If you think the game of bridge is for only for seniors, then think again.
Penny Cameron, a teacher at Ross N. Robinson Middle School in Kingsport, Tennessee, said the school started a bridge club for its students three years ago, and she’s already witnessing the benefits.
“The students exhibit greater math and logic skills while having a lot of fun.”
As many as 20 students are attending the club meetings this school year.
It may not be the coolest trend out there, but more and more young people are learning how to play the card game that originated centuries ago. And, that’s exciting news for Nancy Metcalf, manager of the Abingdon Bridge Club, which meets three times each week at the Abingdon Senior Center.
Metcalf wants to see more people in the community try their hand at the game, particularly the younger generation, who may think it’s a game for only their grandparents.
“And, that’s just not so,” said Metcalf. “You’ll have so much fun you won’t even remember that it’s actually good for you. Bridge helps to increase memory and concentration skills.”
To introduce new players to the game, the Abingdon club is offering four free Easybridge! lessons for beginner players beginning Tuesday, Sept. 16, at the Abingdon Senior Center. The lessons will be held each Tuesday at 6:30 p.m.
“These lessons are open to everyone and every age each Tuesday,” said Metcalf.
“We would love to have college students join. We have a lost generation out there. So we have to grab the new generation in junior high so that they can learn and start a new tradition. Everyone played bridge when we were their age,” she said.
“It’s really easy to learn. We start out with EasyBridge! on the first night telling our participants that this is a deck of cards,” she laughed. “We start out very basic. Beginners actually get to play the game during the first lesson, and then we will show them a new tip each Tuesday. Part of the class will be teaching and the rest will be about playing and enjoying the game.”
The Abingdon Bridge Club will offer three levels of lessons, each one lasting for 10 weeks. Metcalf said the first four weeks on the first level will focus on teaching those people who know nothing about the game. The last six weeks will be devoted to helping those players who want to improve their game.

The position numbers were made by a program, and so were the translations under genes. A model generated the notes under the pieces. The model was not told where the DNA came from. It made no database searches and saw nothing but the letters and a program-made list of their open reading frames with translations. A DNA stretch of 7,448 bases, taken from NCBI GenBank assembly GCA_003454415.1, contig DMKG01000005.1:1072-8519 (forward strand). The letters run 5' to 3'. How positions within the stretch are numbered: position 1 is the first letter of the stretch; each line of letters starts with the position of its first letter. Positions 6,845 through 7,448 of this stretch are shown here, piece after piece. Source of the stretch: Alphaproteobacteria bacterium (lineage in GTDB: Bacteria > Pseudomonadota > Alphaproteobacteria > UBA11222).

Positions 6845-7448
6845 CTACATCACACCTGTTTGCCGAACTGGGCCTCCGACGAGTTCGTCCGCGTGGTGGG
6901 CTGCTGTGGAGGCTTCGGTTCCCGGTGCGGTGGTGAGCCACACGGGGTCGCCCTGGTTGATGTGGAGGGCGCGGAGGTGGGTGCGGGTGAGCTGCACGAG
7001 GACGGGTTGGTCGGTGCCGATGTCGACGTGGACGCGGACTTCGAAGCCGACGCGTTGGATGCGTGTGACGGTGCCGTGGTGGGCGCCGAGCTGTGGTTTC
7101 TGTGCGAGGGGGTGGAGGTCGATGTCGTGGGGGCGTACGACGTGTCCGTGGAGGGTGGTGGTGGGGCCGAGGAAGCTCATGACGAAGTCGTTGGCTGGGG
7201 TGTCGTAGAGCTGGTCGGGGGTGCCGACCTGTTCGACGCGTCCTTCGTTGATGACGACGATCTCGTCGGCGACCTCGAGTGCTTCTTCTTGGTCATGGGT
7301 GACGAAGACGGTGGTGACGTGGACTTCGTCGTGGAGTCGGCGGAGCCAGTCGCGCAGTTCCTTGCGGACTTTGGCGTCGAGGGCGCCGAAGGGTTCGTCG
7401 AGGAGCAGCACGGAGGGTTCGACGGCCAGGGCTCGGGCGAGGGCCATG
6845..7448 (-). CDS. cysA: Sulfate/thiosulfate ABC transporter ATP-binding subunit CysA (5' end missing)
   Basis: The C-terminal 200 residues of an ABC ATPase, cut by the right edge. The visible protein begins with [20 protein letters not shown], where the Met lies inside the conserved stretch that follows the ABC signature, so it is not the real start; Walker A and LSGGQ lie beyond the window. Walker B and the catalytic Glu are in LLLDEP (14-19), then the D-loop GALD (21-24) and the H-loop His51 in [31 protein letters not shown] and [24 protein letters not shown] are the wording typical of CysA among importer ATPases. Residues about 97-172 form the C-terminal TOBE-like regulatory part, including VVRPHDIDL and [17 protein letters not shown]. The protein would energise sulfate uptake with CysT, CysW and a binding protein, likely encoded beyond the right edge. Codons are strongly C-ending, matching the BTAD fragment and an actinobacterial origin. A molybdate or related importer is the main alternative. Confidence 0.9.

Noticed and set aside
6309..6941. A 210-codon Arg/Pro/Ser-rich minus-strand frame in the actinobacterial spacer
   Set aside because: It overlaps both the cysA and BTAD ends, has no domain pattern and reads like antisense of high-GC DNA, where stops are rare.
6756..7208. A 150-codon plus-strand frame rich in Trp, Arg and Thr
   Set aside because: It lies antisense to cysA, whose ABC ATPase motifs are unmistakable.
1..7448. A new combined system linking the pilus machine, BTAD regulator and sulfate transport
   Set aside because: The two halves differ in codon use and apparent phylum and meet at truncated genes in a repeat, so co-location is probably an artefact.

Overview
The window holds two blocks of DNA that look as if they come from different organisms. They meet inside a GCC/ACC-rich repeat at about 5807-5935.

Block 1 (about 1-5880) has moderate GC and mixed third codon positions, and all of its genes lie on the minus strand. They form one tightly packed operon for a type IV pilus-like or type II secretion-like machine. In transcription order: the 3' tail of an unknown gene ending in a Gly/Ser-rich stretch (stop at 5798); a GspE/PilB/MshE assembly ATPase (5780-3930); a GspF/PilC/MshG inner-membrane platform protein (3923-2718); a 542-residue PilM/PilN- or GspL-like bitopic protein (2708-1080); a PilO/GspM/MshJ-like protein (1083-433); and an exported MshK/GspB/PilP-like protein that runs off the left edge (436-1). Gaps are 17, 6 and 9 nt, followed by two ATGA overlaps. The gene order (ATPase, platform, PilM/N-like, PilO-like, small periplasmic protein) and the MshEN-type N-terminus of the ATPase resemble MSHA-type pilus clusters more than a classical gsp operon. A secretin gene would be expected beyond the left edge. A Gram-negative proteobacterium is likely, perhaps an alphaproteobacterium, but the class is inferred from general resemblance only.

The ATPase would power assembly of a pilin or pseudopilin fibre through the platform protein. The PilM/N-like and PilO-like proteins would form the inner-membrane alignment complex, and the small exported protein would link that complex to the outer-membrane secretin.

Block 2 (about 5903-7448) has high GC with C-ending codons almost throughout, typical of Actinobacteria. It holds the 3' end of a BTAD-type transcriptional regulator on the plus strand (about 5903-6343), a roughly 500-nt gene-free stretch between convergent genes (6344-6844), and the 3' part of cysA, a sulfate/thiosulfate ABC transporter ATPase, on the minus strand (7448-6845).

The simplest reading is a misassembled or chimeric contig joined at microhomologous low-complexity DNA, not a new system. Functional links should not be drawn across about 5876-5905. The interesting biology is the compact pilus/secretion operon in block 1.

Bridge is a partnership game requiring four players. Each player sits opposite his partner at a card table. The game, played with a standard deck of 52 cards, has two main parts, the bidding and the play.
“With duplicate bridge, everyone plays the same hand. After everyone at your table plays, you send it to the next table,” she explained. “Social bridge is played with different dealt hands.”
Dr. Tim Musick of Abingdon has been a member of the Abingdon Bridge Club for three years.
“When I first heard about a bridge club in Abingdon, I thought I had to be a senior before I could play. I actually waited 10 years before I joined,” he laughed. “Then one day someone told me you don’t have to be a senior to play bridge at the senior center.”
Metcalf said, “Our hope is that by letting the region know this is for younger people that will open the first door.”
She hopes one day local schools will introduce the game to young students, similar to the clubs offered in the Kingsport schools.
So, why learn to play bridge?
Musick said the game is not only fun, but it’s also an excellent training device for the brain. Studies show that children who play bridge are better at math and English because it causes them to use communication and problem solving. Players learn how to concentrate, think sharper and plan strategically, not to mention work as team members.
“This is what every corporation looks for—the ability to problem solve,” said Musick. “Students go to school to get a degree but they also learn how to problem solve. Bridge is fantastic for that.”
The game is a way to interact with family. “Participants can take home what they learn here and play the game as a family or with neighbors. Bridge is a good way to get the children away from the television and electronic devices and spend time with each other,” he said.
Just as the name implies, the game “bridges” people together from the young and old to different populations and communities.
“Bridge is world-wide,” said Metcalf. “Once you learn how to play Easybridge!, you can play on the computer with people all over the world. People go on vacations to places such as Denmark, England and even Turkey, and can find a bridge club to visit. It’s a universal game.”
The game offers many social opportunities. Metcalf learned from her parents at age 12 and has played the game ever since in many locations.
Metcalf said most of their members enjoy playing at bridge tournaments. The two largest tournaments in the country are held in Gatlinburg, Tenn., and Las Vega, Nev.
At 85, Ellie Branham drives from Saltville to the Abingdon Senior Center to play bridge with her friends almost every week, a pastime she learned about when she was in high school. Branham recalled she and her high school friends were asked to serve refreshments to bridge players raising money for their Florida school PTA.
“We watched them play bridge for hours before we set out for Clearwater Beach where we sat in the sand and placed our bids. We didn’t know what we were doing, but we still had fun,” she laughed.
“Once you get the bridge bug, it just keeps going.”
To learn more about the beginner bridge lessons, contact Nancy Metcalf at (276) 628-6287.